Deciding to declutter your house is a pretty big project. How and where to start?
Perhaps you’ve already decided “where”, because one area of your home is crying out for de-junking. No? Then consider which room gives you the most grief. Are you reluctant to let visitors in the kitchen or the living room? Is the back closet an avalanche in ambush? Do you need a backhoe to get to the far side of the garage or basement?
Another way of picking a starting point, especially if you can only work for short periods, is to work on a small, limited area you can finish quickly. Then it won’t overflow into the rest of the house. One drawer, one cabinet, one shelf or one box might be a good choice. You could also divide a larger area into sections or chunks and work on them separately
Once you’ve decided where to work, grab your tools. Most important are containers for the stuff you’ll be moving around. Sturdy cardboard boxes are great for things which will move to other places in the house, or out of the house for recycling or gifting. Big, tough garbage bags for the junk are another essential. You might want gloves if you’re working somewhere dirty or dusty like the attic or basement (and even a dust mask if it’s really bad). And once you’ve decluttered this area you’ll probably want to clean it, especially if there are places which haven’t seen the light of day for some time, so stock up on the cleaning tools and supplies you prefer to use.
Arm yourself with containers for these categories:
- Trash (actual garbage)
- Give away (to the thrift store, neighbors, friends or family)
- Recycle (glass, plastic, paper etc which can be recycled in your community)
- Sell (if you have things which might be worth something at a garage sale or on eBay. Be practical here, though: most things are not worth the trouble and time to sell them).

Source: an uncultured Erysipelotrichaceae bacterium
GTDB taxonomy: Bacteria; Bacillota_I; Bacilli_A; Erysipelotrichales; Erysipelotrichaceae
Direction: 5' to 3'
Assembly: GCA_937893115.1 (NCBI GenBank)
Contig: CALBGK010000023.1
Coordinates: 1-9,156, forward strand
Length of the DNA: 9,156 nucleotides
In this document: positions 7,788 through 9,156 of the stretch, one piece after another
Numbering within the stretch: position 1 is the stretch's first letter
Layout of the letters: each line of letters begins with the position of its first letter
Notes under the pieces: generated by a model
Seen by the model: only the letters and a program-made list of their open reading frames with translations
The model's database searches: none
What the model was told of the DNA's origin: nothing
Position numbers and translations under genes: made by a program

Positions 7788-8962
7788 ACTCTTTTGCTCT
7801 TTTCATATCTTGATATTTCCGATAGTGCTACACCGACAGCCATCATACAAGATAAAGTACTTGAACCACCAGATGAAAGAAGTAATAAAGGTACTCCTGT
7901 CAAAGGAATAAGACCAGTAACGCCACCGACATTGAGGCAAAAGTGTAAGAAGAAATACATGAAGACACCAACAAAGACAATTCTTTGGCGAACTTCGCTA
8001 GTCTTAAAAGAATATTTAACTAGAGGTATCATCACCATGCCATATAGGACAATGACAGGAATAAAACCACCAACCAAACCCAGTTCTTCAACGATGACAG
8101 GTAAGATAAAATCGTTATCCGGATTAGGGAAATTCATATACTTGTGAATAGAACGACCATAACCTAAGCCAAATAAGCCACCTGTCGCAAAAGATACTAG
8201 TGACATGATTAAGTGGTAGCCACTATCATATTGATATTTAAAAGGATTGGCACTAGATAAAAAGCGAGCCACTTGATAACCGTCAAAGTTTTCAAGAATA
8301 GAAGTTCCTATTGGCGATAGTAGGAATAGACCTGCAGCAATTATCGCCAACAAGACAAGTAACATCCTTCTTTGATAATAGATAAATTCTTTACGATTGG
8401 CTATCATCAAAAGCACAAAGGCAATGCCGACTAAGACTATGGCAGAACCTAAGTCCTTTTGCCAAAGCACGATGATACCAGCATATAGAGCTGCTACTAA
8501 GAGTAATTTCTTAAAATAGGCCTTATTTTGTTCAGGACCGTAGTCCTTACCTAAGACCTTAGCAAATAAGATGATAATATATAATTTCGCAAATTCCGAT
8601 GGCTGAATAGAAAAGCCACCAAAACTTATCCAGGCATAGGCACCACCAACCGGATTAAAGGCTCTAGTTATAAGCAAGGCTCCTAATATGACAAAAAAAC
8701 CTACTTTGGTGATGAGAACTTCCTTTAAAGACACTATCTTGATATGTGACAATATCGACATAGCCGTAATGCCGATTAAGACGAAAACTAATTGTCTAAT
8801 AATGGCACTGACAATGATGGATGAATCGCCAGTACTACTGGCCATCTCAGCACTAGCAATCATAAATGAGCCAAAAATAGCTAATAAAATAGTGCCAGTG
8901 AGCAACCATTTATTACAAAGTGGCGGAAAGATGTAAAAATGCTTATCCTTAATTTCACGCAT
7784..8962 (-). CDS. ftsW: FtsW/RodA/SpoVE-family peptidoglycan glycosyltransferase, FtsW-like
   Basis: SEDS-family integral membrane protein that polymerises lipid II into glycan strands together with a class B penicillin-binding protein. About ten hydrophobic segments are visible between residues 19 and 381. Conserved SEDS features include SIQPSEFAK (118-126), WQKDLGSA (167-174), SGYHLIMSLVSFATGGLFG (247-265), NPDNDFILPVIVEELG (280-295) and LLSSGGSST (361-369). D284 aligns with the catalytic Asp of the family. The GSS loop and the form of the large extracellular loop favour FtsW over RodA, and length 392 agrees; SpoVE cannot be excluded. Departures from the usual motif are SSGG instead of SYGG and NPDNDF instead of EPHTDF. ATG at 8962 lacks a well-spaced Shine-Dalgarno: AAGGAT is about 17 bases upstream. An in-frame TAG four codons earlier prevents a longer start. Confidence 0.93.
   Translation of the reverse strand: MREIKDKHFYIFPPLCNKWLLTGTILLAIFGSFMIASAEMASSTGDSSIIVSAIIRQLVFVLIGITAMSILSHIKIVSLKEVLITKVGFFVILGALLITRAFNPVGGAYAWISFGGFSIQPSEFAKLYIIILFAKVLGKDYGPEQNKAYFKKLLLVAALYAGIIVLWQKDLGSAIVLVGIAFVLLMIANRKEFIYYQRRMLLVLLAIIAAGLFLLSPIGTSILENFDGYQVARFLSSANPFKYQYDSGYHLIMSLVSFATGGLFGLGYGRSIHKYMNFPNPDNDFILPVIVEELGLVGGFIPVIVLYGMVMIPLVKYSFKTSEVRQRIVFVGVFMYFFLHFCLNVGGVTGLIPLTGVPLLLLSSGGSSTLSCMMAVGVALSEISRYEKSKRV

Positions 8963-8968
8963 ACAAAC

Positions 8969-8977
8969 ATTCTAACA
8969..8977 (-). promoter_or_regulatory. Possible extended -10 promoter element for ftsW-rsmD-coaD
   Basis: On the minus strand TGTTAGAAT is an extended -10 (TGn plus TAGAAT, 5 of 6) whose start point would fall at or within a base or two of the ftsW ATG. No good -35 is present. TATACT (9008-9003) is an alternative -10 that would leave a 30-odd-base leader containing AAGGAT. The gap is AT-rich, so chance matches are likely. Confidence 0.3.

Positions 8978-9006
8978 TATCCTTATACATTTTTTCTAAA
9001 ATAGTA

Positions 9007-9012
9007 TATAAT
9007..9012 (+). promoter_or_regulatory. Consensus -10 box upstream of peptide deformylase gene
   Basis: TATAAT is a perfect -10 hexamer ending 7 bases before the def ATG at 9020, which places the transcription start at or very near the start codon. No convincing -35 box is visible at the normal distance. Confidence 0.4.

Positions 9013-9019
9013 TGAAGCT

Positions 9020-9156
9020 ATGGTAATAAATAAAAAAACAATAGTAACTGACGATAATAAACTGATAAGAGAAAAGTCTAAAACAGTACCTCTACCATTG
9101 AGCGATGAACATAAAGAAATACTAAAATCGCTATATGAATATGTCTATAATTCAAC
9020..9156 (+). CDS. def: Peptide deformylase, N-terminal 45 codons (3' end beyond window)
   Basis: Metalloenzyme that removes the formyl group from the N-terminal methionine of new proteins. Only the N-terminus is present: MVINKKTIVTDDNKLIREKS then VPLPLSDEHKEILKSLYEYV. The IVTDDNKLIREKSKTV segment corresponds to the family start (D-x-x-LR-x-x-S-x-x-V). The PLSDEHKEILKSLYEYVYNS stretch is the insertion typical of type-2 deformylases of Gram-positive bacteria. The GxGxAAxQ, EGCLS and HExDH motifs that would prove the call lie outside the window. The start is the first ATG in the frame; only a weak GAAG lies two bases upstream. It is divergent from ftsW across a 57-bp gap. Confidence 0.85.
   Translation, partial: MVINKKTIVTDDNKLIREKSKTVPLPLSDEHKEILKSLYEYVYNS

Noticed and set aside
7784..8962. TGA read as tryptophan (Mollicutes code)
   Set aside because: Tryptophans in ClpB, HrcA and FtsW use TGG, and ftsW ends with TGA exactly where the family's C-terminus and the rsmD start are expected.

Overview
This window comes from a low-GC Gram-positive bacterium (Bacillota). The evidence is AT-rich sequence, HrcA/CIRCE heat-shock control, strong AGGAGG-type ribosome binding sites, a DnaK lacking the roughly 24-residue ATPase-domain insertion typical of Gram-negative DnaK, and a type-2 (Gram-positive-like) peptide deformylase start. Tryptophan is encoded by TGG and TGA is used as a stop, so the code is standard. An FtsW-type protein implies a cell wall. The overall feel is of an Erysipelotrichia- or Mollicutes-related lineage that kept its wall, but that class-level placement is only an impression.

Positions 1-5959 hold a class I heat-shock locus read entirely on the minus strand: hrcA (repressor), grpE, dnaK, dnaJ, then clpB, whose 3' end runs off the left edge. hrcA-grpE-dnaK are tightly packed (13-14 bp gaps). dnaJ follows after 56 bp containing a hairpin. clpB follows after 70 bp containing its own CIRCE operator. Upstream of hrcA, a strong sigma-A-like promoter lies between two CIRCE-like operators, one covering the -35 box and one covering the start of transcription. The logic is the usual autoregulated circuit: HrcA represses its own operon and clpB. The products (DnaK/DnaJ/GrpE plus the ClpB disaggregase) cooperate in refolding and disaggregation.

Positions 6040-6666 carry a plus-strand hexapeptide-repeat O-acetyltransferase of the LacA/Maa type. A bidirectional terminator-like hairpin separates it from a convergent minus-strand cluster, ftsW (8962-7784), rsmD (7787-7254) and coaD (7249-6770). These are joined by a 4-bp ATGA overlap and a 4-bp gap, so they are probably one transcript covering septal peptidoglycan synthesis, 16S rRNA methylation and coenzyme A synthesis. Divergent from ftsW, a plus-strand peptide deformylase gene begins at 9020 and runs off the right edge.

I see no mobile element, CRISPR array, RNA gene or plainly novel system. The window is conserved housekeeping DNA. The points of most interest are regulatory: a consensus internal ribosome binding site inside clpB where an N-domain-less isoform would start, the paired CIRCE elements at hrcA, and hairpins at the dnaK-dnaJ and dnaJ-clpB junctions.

- Elsewhere (things to be kept, but which don’t belong in this area you’re working on)
- Pending (things you can’t decide about. This should be a VERY SMALL category!)
- Keep (things which will go back into the space you’ve just cleared out)
When you’re ready, get started. You can check out my other articles and my website for more details, but the basic principle is simple: if you don’t use it, love it, or need it, get rid of it. You get to decide the definitions of “use”, “love” and “need”, in this context.
Once you have some full boxes and bags, don’t let things on their way to the thrift store or the dump hang around too long. Apart from the fact that the boxes of stuff are clutter in themselves, it’s too easy to change your mind and start pulling stuff back out of the box. If you have a lot of boxes, or large furniture to get rid of, some organizations will pick them up, so take advantage of that. Does your community have a day for putting out large items at the curb for pickup? Make sure you use it! Instead of piling boxes by the door to take outside, take them all the way out to the car so that next time you pass the thrift store they are ready and waiting to be dropped off.By Robin Gray